The yak (Bos grunniens and Bos mutus) could be a long-haired bovid found throughout range region of south Central Asia, the Tibetan tableland and as way north as Mongolia and Russia. Most yaks are domesticated wild ox. There’s a little, vulnerable population of untamed yaks, Bos mutus. According to Wikipedia - "The yak (Bos grunniens and Bos mutus) is a long-haired bovid found throughout the Himalaya region of south Central Asia, the Tibetan Plateau and as far north as Mongolia and Russia. Most yaks are domesticated Bos grunniens. There is also a small, vulnerable population of wild yaks, Bos mutus." Yaks mate within the summer, usually between July and September, depending on the local surroundings. For the rest of the year, several males wander in little bachelor teams faraway from the big herds, but, when the rut approaches, they become aggressive and frequently fight among one another to determine dominance. In addition to non-violent threat displays, bellowing, and scraping the bottom with their horns, male yaks compete directly, repeatedly charging at one another with heads lowered or sparring with their horns. Like bison, however and not like cattle, males wallow in dry soil throughout the rut, usually while scent-marking with excrement or dung. Female Yaks enter oestrus up to fourfold a year, and females are receptive just for a few hours in every cycle. Gestation lasts between 257 and 270 days, so that the young are born between May and June. This leads to the birth of one calf. The female finds a secluded spot to relinquish birth. Females in the wild and domestic forms usually have births just once each every other year, although additional frequent births are potential if the food offer is good. Calves are weaned at one year and become freelance shortly thenceforth. Wild calves are at the start brown in color, and slowly later develop the darker adult hair. Females typically give birth for the first time at 3 or four years of age, and reach their peak fruitful fitness at around six years. Yaks can live for quite twenty years in domestication or captivity, although it's likely that this might be somewhat shorter within the wild.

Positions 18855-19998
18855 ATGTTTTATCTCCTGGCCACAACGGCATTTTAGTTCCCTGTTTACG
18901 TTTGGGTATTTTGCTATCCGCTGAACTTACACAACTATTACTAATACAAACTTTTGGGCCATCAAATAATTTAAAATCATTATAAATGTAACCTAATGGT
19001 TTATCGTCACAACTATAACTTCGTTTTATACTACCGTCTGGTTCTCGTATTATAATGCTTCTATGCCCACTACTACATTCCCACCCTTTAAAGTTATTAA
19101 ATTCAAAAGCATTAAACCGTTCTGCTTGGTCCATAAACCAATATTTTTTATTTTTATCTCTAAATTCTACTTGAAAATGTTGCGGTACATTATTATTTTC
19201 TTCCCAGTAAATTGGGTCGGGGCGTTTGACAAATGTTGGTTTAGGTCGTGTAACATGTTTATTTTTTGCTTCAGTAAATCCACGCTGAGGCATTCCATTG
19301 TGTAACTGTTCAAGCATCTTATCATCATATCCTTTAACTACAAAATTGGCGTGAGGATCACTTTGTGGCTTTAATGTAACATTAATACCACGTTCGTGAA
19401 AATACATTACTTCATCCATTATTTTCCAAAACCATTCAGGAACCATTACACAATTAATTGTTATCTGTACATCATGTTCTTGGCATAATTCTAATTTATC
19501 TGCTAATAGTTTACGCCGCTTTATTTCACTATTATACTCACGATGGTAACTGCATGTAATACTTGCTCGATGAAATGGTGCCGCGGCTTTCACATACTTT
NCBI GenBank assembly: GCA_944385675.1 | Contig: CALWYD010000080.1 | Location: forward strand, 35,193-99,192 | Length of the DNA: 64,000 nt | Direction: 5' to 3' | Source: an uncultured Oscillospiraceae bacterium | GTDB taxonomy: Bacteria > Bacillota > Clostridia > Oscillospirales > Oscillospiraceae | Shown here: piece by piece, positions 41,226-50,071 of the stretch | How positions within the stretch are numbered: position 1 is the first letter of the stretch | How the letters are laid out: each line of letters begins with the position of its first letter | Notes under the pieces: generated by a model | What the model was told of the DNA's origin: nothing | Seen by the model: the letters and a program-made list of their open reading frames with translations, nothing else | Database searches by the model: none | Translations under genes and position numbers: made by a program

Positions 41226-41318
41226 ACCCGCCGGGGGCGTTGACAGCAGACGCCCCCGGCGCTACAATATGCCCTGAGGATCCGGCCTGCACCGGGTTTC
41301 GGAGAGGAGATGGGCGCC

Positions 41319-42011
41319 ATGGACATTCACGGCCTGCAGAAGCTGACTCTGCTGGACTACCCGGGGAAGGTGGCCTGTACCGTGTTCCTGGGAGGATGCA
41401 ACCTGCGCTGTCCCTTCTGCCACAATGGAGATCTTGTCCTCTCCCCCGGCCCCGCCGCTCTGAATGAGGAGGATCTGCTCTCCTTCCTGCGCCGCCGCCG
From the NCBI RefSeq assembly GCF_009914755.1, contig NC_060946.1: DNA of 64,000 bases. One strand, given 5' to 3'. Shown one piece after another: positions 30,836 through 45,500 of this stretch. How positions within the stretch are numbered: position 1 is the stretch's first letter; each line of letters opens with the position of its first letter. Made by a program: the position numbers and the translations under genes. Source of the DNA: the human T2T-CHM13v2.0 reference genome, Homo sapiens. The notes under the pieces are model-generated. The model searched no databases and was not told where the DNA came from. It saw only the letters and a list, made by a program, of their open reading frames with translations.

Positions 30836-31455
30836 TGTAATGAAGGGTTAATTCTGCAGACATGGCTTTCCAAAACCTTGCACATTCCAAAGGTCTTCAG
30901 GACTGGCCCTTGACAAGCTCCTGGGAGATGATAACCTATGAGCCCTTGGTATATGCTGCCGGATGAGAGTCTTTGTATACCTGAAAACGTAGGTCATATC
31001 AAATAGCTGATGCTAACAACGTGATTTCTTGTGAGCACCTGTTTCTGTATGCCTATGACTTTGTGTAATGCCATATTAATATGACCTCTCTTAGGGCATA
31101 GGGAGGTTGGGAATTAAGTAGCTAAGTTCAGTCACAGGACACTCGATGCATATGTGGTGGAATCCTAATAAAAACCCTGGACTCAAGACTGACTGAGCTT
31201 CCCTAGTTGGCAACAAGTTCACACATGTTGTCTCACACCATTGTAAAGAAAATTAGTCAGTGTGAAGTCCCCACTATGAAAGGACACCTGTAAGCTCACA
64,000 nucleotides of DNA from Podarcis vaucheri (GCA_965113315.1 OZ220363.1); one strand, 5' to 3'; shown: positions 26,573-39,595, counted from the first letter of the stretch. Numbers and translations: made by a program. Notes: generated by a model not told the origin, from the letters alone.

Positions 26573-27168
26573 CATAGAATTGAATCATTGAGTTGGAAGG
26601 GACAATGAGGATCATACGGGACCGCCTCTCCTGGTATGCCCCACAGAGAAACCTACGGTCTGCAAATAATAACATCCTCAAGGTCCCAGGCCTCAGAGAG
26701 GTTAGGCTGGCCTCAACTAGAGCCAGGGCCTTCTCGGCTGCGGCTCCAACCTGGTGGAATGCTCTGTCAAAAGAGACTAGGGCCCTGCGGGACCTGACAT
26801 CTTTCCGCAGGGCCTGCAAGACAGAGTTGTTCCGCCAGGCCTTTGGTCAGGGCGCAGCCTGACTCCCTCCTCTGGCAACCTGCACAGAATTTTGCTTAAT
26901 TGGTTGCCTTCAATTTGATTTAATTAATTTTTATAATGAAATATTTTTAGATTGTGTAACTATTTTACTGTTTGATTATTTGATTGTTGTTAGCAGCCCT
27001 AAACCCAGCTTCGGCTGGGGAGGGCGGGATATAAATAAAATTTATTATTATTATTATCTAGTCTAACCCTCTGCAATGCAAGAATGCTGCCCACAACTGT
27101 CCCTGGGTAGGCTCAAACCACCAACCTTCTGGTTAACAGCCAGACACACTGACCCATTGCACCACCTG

By |2016-10-23T11:34:30+00:00April 16th, 2015|Yaks|0 Comments